ΘeoCon: Where Theology Meets Popular Culture #CFP

I apologize for sharing this call for papers on such short notice, but I only just became aware of it. The details in the images above and in the text below can also be found on the conference website. Despite what it says, I understand that the deadline has been extended until May 15th – which is today! But if you really want to present, I am sure you can come up with something before the end of the day…

 

ΘeoCon: Where Theology Meets Popular Culture

Call for Papers

Submission deadline: May 1st, 2018

Saturday, September 29th, 2018

Virginia Theological Seminary

 

Popular culture is all around us—in the advertisements we see, the books we read, and in the movies we watch. It is impossible to avoide deadline has  hearing about the next big TV series or superhero film as we walk around in the world. How does popular culture intersect with beliefs we hold about life, death, and our search for meaning? Where does popular culture speak to our religious or faith experiences (or not)? What do novels, films, comic books, graphic novels, television shows have to say about God? How do our beliefs inform the choices we make when we consume new media?

ΘeoCon welcomes paper submissions exploring the intersections of theology and popular culture. Discussed mediums may include, but are not limited to, novels and literature, film, television, comic books, transmedia narratives, graphic novels, adaptations, and/or games and gaming. Possible themes to explore in relation to theology and morality include community, healing, racism and race relations, grief, justice, gender identities, ethics, reconciliation, forgiveness, and/or alternative abilities.

We are excited to offer sessions that mirror a traditional academic presentation format, as well as opportunities for innovative and collaborative panels. Interested in recording a live podcast? Staging a reading of a graphic novel? Either way, the proposal abstract should give us a sense of your topic, format, and what you hope to achieve through your participation in ΘeoCon.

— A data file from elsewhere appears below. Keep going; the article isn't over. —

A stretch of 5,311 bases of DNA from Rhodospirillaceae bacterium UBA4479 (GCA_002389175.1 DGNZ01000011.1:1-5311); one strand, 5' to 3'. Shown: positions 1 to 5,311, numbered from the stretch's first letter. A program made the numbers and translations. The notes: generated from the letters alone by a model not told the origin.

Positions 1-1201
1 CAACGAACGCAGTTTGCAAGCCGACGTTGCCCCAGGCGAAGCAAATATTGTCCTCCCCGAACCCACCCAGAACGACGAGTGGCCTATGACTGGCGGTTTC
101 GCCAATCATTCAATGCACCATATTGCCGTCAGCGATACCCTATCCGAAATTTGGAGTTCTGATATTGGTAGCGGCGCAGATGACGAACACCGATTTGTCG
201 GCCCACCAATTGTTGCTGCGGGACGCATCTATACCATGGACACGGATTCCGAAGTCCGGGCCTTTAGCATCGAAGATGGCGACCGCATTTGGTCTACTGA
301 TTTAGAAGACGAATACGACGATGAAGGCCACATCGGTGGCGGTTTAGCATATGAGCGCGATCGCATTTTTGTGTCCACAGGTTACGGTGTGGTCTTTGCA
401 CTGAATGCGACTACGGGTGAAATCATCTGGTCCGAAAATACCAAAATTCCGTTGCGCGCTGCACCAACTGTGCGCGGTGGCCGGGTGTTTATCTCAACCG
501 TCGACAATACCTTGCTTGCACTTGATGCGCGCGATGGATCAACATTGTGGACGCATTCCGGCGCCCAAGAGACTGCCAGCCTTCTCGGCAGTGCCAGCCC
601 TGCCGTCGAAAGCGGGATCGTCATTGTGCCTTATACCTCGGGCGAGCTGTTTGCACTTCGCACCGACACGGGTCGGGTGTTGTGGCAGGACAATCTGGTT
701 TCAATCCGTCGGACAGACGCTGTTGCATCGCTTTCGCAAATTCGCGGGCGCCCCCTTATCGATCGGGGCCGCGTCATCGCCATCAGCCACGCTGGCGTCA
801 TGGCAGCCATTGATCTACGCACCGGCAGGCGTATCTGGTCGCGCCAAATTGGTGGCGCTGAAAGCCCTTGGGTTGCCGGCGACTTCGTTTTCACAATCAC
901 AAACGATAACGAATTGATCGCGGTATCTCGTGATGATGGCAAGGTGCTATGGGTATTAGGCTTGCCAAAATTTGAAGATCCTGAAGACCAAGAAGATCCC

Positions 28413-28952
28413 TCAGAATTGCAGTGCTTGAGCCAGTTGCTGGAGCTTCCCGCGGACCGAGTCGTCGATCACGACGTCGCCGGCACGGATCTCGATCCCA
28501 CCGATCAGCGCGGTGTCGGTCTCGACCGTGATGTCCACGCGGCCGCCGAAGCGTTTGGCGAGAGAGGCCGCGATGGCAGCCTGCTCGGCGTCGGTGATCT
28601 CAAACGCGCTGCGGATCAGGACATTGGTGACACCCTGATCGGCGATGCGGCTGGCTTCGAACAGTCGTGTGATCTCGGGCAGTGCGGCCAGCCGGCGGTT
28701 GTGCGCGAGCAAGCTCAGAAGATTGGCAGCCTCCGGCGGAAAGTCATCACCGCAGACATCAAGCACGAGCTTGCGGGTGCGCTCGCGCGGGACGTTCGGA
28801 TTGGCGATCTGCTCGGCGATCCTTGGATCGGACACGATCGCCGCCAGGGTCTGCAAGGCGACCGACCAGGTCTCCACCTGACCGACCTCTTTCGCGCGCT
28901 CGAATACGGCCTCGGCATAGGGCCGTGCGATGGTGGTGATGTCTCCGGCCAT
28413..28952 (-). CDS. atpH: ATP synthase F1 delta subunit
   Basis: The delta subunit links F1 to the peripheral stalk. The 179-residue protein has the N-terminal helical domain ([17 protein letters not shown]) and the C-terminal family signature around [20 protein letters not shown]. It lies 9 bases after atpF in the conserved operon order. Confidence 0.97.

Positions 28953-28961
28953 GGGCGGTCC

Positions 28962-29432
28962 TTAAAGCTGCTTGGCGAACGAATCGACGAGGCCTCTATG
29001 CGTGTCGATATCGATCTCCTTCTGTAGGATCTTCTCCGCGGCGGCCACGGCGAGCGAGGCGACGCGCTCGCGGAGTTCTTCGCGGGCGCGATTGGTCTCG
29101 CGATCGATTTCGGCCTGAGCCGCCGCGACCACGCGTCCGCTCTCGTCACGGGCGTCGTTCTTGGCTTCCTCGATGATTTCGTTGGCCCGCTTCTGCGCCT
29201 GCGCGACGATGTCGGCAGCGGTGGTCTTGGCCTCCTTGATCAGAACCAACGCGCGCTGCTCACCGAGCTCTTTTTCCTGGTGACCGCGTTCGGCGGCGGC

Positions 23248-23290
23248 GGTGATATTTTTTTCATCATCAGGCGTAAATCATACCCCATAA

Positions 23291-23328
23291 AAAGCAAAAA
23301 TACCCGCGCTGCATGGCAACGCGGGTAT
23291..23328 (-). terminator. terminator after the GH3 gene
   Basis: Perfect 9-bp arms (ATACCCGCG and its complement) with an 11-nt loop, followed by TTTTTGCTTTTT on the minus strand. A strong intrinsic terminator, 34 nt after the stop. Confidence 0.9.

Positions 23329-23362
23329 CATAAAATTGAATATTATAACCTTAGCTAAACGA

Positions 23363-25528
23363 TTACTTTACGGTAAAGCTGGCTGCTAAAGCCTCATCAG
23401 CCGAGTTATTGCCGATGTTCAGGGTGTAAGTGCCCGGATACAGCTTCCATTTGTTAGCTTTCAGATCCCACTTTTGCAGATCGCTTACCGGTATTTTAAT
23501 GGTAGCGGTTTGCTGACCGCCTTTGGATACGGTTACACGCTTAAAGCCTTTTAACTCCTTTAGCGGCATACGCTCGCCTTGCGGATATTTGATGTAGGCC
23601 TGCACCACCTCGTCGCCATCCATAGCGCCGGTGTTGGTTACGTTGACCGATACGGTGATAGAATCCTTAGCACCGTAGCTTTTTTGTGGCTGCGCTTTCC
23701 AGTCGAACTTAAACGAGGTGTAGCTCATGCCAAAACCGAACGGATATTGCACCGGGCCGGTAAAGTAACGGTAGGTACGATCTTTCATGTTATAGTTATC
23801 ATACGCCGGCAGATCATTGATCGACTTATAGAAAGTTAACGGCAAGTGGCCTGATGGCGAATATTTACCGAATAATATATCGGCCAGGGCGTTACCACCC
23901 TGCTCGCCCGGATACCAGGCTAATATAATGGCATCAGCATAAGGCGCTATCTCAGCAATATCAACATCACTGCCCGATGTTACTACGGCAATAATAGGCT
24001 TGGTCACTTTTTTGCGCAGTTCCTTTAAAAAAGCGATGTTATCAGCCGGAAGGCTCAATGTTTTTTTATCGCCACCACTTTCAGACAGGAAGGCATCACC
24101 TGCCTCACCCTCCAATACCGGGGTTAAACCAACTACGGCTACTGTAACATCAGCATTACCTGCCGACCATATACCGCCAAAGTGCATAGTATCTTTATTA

Papers may be submitted by students, scholars, and enthusiasts of all levels. Please use the form below, and attach an abstract of no more than 300 words. Individual and panel proposals are welcome. All proposals must be emailed by May 1st, 2018 to abourne@vts.edu, with Θ(Theo)Con in the subject line. Questions? Email Amanda at abourne@vts.edu.

 

 

 

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  • John MacDonald

    It might be fun to compare the portrait of Paul in the 2018 movie “Paul, Apostle of Christ,” with the critical-scholarly approach to Paul in books such as Fredriksen’s “Paul: Apostle to the Pagans, 2017.” A critical approach to Paul reveals Paul thought the end of the age had begun, and so calls Jesus the “first fruits (1 Cor 15:23)” of the general resurrection harvest of all the souls at the end of the age. Paul thought the end had begun with Jesus’ resurrection, and the general resurrection of the rest of the souls was to follow shortly. On the imminence of the end for Paul, also see 1 Thes 4.15-18; Philippians 4.5; 1 Cor 7.29; 1 Cor 10.11; 1 Cor 15.51-52; 2 Cor 6.2; Rom 13.11-12.